The Meaning, Symbolism, and Cultural Significance of Snake Plants
Symbolism of Snake Plant Colors and Flowers
Since it’s rare for snake plants to bloom indoors, a snake plant flower symbolizes good luck and prosperity. If your snake plant flowers, more good things are ahead!
A snake plant’s green color symbolizes a connection with the natural world. If you’re looking for an easy way to bring some of the outdoors inside, add a snake plant.
Snake Plants and Feng Shui
When it comes to feng shui, the snake plant is a little tricky. Although these plants have a spiky shape that alludes to bad energy, they are actually good feng shui plants.
Rather than bring bad energy into your home, they protect your space from negative elements. Therefore, people often consider them valuable and lucky plants.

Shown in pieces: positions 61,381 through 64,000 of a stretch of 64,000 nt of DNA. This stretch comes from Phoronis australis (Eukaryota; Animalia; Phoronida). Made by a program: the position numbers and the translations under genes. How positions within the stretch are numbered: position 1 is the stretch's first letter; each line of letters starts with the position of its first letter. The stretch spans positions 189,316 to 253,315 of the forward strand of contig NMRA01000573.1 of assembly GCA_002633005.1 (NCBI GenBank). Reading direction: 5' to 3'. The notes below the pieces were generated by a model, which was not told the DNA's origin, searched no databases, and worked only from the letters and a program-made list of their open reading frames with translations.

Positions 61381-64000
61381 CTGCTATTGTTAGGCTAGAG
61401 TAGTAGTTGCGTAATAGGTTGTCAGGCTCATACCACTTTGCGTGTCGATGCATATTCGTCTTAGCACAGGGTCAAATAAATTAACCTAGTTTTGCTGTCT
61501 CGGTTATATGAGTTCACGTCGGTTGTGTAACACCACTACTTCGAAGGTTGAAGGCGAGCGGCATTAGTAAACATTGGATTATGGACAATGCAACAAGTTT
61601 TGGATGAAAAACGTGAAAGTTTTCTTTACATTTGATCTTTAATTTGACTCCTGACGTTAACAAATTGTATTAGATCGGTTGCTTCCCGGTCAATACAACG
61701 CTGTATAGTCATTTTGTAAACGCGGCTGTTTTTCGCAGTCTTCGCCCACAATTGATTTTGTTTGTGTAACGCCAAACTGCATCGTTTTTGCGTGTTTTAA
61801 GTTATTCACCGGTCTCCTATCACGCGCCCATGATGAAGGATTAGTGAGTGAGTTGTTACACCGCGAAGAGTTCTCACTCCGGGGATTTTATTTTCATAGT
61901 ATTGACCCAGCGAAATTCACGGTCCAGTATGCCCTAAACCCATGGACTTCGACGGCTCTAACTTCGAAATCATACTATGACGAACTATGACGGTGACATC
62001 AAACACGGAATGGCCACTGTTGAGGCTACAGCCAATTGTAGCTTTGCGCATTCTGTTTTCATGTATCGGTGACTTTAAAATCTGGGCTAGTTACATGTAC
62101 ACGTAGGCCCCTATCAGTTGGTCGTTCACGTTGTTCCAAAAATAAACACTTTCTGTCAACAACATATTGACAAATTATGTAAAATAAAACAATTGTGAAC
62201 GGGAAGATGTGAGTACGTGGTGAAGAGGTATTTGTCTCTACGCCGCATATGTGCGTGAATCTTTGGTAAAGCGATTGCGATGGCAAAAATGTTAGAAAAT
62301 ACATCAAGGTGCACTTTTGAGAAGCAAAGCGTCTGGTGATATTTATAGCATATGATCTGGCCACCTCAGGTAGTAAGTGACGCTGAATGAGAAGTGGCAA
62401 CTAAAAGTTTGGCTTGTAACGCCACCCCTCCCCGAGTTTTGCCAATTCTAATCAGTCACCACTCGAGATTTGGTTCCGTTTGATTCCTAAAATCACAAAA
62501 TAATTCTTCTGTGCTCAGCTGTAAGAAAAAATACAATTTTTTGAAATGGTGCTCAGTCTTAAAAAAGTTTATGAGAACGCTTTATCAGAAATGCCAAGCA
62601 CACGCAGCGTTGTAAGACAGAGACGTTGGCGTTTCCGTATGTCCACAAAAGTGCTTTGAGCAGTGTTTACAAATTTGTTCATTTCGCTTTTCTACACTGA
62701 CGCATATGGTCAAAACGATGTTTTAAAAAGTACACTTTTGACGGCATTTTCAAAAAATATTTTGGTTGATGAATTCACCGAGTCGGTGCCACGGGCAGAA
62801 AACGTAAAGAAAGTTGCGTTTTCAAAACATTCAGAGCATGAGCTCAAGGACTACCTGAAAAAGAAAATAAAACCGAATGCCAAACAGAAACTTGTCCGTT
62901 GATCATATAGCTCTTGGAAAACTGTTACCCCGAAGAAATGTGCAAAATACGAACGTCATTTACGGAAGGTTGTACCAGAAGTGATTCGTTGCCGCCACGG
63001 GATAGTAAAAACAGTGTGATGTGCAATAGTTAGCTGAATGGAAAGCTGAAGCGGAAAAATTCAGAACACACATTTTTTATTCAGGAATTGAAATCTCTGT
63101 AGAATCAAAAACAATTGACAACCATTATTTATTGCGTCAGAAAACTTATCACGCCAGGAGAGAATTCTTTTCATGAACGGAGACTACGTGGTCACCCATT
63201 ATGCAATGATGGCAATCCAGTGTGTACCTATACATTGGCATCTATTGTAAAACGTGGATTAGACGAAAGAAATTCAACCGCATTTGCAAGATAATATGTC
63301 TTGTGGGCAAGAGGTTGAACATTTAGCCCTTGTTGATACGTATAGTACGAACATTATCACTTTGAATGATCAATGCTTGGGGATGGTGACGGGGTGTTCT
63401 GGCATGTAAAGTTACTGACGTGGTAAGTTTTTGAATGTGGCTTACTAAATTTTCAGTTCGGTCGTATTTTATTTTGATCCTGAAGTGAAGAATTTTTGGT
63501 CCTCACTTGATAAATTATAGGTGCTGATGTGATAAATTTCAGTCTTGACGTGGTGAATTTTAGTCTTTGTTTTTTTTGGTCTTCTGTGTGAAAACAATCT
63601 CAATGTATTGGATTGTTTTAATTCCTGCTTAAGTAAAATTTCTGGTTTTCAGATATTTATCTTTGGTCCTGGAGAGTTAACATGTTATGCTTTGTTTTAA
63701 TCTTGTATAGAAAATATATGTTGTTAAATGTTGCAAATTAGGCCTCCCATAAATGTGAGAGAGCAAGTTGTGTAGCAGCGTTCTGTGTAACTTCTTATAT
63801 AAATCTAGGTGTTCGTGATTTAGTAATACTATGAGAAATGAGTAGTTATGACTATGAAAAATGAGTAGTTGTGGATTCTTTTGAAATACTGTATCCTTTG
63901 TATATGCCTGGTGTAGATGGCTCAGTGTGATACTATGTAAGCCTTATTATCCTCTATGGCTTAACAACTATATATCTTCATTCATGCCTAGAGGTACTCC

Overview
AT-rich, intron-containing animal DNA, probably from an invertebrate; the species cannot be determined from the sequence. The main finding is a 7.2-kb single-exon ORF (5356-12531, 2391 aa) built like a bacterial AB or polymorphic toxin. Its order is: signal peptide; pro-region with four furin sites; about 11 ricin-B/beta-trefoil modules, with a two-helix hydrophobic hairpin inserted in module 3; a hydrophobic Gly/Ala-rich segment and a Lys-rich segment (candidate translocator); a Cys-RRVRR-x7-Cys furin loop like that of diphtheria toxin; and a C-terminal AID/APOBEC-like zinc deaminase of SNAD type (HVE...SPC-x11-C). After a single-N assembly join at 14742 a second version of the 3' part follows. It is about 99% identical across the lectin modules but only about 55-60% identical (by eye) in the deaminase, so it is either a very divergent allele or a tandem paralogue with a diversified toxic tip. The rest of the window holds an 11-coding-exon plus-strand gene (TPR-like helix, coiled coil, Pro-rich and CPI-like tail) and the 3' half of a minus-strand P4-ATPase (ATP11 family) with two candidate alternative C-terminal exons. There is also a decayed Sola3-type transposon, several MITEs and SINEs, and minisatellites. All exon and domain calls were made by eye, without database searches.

To figure out where to place a plant, you should look at the Bagua Map, or the feng shui energy map. This map contains eight different areas around your home and guides how you should furnish your home.
Fortunately, snake plants can be placed in many different areas of the home. You can place one on a living room coffee table, tuck one in the corner of your office, or set one in your bathroom. Some say the pointed, upright leaves of the snake plant can counter the downward motion of a flushing toilet.
Just make sure to take care of your snake plant! Plants that develop diseases or yellow leaves are said to bring bad luck.
What Myths and Folklore Are Associated With Snake Plants?
Some people in West African countries use the snake plant in rituals that aim to remove the evil eye. People also value snake plants for their ability to protect against harm.